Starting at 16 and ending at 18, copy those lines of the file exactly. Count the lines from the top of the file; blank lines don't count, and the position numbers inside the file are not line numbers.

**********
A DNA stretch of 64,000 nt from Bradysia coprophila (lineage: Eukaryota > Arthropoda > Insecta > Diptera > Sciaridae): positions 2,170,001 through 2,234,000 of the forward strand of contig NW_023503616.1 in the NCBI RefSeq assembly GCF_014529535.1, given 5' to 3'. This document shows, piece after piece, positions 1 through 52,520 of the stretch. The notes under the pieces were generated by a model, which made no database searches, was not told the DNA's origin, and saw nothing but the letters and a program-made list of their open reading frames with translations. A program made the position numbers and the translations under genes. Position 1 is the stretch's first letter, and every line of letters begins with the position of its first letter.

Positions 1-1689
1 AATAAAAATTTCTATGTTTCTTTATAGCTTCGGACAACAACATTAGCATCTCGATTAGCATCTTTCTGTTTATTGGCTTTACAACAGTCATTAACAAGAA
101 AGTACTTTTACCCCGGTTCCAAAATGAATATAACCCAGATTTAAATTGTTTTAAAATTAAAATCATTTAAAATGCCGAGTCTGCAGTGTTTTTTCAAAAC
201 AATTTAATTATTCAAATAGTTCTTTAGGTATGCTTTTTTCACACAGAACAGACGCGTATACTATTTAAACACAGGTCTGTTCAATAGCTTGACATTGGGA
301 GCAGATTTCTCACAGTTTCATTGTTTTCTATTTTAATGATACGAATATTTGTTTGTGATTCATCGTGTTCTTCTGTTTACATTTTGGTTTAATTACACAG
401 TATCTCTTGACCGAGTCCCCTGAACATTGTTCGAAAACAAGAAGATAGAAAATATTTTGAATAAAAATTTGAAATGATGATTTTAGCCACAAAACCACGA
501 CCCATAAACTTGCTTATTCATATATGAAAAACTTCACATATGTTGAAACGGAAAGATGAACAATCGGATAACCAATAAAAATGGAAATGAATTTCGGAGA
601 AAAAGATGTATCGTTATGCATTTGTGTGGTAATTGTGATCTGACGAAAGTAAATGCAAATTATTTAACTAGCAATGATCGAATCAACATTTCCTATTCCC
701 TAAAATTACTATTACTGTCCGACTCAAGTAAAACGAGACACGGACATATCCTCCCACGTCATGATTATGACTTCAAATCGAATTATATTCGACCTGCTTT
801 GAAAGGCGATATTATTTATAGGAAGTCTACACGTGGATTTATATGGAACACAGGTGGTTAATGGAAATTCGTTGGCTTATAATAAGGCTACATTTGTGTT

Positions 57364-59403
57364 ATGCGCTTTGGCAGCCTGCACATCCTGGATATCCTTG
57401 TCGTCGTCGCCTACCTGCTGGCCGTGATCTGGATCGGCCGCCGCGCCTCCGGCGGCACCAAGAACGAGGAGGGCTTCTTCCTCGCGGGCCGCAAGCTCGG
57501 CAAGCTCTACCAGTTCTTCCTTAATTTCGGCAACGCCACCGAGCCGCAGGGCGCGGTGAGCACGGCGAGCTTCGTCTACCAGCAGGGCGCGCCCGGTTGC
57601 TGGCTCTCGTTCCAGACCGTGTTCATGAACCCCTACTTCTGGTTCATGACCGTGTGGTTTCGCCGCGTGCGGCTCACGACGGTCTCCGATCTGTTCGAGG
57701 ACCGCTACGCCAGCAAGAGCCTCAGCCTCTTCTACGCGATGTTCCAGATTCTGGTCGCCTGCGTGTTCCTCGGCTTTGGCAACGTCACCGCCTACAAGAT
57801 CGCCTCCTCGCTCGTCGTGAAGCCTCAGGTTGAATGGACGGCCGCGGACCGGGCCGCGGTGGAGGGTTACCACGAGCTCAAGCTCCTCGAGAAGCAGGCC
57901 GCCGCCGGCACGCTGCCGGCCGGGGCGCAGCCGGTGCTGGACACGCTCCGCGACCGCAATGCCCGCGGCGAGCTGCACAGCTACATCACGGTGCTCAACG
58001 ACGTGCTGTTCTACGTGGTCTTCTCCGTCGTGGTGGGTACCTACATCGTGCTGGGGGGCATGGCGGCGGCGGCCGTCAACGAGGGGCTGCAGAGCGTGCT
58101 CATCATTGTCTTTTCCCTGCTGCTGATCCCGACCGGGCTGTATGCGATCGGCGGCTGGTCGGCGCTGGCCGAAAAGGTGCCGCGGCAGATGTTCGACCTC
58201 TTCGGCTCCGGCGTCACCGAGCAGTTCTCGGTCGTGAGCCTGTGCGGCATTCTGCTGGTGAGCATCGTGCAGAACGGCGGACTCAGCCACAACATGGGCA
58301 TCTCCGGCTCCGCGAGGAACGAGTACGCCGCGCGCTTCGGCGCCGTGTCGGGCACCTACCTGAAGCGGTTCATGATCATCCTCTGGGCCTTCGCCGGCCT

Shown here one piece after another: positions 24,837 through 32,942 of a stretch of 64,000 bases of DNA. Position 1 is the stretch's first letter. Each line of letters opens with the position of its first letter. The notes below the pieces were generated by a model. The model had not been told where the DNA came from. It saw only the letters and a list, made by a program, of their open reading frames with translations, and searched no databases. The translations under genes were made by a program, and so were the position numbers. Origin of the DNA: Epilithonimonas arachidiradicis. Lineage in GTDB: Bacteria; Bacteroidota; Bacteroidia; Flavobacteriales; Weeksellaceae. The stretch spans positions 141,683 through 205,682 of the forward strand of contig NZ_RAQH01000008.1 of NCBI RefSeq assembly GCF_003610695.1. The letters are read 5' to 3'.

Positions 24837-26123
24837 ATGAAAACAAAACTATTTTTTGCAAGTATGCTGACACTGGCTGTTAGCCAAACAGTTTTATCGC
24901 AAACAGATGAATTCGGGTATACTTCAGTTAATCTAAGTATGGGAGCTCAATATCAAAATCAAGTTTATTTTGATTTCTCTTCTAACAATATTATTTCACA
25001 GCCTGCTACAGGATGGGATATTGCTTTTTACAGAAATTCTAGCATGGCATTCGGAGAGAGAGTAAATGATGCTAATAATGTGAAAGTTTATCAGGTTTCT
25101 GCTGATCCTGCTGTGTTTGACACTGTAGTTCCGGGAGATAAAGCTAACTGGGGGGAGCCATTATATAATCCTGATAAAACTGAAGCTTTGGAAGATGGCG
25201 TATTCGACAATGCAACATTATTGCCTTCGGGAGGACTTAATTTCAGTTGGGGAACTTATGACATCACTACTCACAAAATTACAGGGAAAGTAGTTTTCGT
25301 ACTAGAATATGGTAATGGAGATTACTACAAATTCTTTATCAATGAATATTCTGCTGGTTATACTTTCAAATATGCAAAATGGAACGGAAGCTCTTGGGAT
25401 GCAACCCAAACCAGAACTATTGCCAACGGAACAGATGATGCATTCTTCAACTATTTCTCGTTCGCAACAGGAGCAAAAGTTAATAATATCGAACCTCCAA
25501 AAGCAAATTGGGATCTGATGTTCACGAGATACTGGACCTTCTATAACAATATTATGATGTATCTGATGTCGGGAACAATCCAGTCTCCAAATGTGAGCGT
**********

57601 TGGCTCTCGTTCCAGACCGTGTTCATGAACCCCTACTTCTGGTTCATGACCGTGTGGTTTCGCCGCGTGCGGCTCACGACGGTCTCCGATCTGTTCGAGG
57701 ACCGCTACGCCAGCAAGAGCCTCAGCCTCTTCTACGCGATGTTCCAGATTCTGGTCGCCTGCGTGTTCCTCGGCTTTGGCAACGTCACCGCCTACAAGAT
57801 CGCCTCCTCGCTCGTCGTGAAGCCTCAGGTTGAATGGACGGCCGCGGACCGGGCCGCGGTGGAGGGTTACCACGAGCTCAAGCTCCTCGAGAAGCAGGCC